March 25, 2019
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Tuesday, March 5, 2019: Snow in The County, no more bird dogs, impressed by climate ideas

Snow in The County

Big hats off to our city and state transportation department workers. These women and men have not slept for most of the winter here in The County and around the state. Hats off to our local fire department, rescue and police department workers who have worked hard rescuing stranded drivers and those in crashes because of this bad weather.

Snow and wind have kept them busy, especially recently with drifts bigger than a house. When one can shovel their roof off by standing on a snowbank and not need a ladder, the snow beast has been busy.

Let us not forget all the local farmers as well and neighbors who have heavy machinery and snow blowers that have helped many of their neighbors clean up this snow and set them free from the snow walls surrounding their homes.

Talk about needing walls on our borders, we have plenty up here in Aroostook County — and nature provided them for free. We are surrounded by the beautiful country of Canada on three sides and not one wall has been needed. Why can’t it be the same with all countries that surround America? Sad but very true.

But this is not about the walls, it’s about good-hearted people and neighbors helping one another through such storms as these. We know this here in the county because we have such neighbors. Once again, big hats off and a big thank you to all these wonderful, caring hard workers. May sleep come soon — or even spring, if that is possible.

Eugene Allen

New Sweden

Impressed by climate ideas

My wife and I recently moved to Maine. It’s a beautiful state. I’ve been happy to see that local lawmakers are getting serious about climate change. I was also impressed with the recent position of the Bangor Daily News editorial board that climate change and humans’ impact thereon are no longer questions worth debating, and that what is of publishable interest are ideas on how to stem this deadly tide.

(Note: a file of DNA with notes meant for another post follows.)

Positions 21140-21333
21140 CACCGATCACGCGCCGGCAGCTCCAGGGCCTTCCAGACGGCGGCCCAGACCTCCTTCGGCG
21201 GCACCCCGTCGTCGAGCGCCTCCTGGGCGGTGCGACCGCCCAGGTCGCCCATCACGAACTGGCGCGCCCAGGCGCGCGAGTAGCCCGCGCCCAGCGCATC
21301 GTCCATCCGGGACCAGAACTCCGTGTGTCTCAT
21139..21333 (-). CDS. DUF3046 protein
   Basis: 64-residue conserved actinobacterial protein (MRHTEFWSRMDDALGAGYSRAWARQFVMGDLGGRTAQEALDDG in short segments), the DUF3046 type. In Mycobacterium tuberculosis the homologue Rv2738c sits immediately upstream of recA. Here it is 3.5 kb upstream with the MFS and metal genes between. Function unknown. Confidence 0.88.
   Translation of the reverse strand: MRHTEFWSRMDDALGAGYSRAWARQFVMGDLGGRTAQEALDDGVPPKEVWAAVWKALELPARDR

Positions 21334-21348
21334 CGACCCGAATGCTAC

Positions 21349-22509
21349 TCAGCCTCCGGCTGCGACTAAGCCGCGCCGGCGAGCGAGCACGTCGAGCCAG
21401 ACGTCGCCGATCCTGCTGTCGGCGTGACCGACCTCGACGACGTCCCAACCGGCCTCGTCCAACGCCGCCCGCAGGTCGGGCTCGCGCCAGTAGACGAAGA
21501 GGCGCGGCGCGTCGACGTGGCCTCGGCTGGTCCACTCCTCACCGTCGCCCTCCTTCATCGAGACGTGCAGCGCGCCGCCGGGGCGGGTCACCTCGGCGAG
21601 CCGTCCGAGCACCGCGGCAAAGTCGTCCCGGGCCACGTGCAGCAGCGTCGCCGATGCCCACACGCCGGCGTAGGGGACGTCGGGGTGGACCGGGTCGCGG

With this in mind, I had a chance this weekend to attend a meeting of Bangor’s Citizen Climate Lobby. The participants seem genuinely interested in the future of their posterity on this planet, and their ideas are creative. Knowing that economics drive behavior, they advocate for a tax on gasoline and other carbon-based products, the proceeds of which get returned to all of us as individuals. This would encourage people and industries to get serious about alternative energy sources without making a big dent in the personal pocketbook.

Matthew Weed


No more bird dogs, please

I enjoy reading your newspaper daily — the local news, outdoors columns, etc. But I think I can speak for a lot of your readers when I ask: Please stop with the bird dog articles.

A short series of columns over the span of a few weeks would be sufficient. It has now gotten to the ridiculous stage of how much time and newspaper space is being allotted for this “sport.”

If you need a dog to flush out birds that you can’t see, or to retrieve a bird you can’t reach, maybe you should take up another form of hunting.

Donald Fournier


A different comic to remove

You want to eliminate a comic strip? I have a candidate.

I’ve been a connoisseur of the funnies since, well, the Katzenjammer Kids (anybody?). Most strips I have liked, some not. Nonetheless, I read every one every day, in order from least- to most-favorite.

Several outstanding strips have appeared: Calvin and Hobbes and Shoe, for example.

One of the most creative is Non Sequitur. It’s notable for having nearly-plausible fantasy, complex characters, goofy bears, a mildly diabolical child and incredible artwork.

So, what prompted its removal? I have seen nothing I considered terribly offensive — liberal that Wiley is, arch conservative that I am.

But one of the ancient ones has run off the rails: Mark Trail has been a mild, outdoors, conservation-conscious strip with friendly characters engaging in some exciting events. Now we see a demented terrorist planning to murder Mark Trail. Murder, mind you. What on earth goes through the mind of artist James Allen?

I’m shocked, and I don’t shock easily, at having that storyline in the funnies.

Ban James Allen and bring back my favorite (I read it last), Non Sequitur.

Harold Shaw



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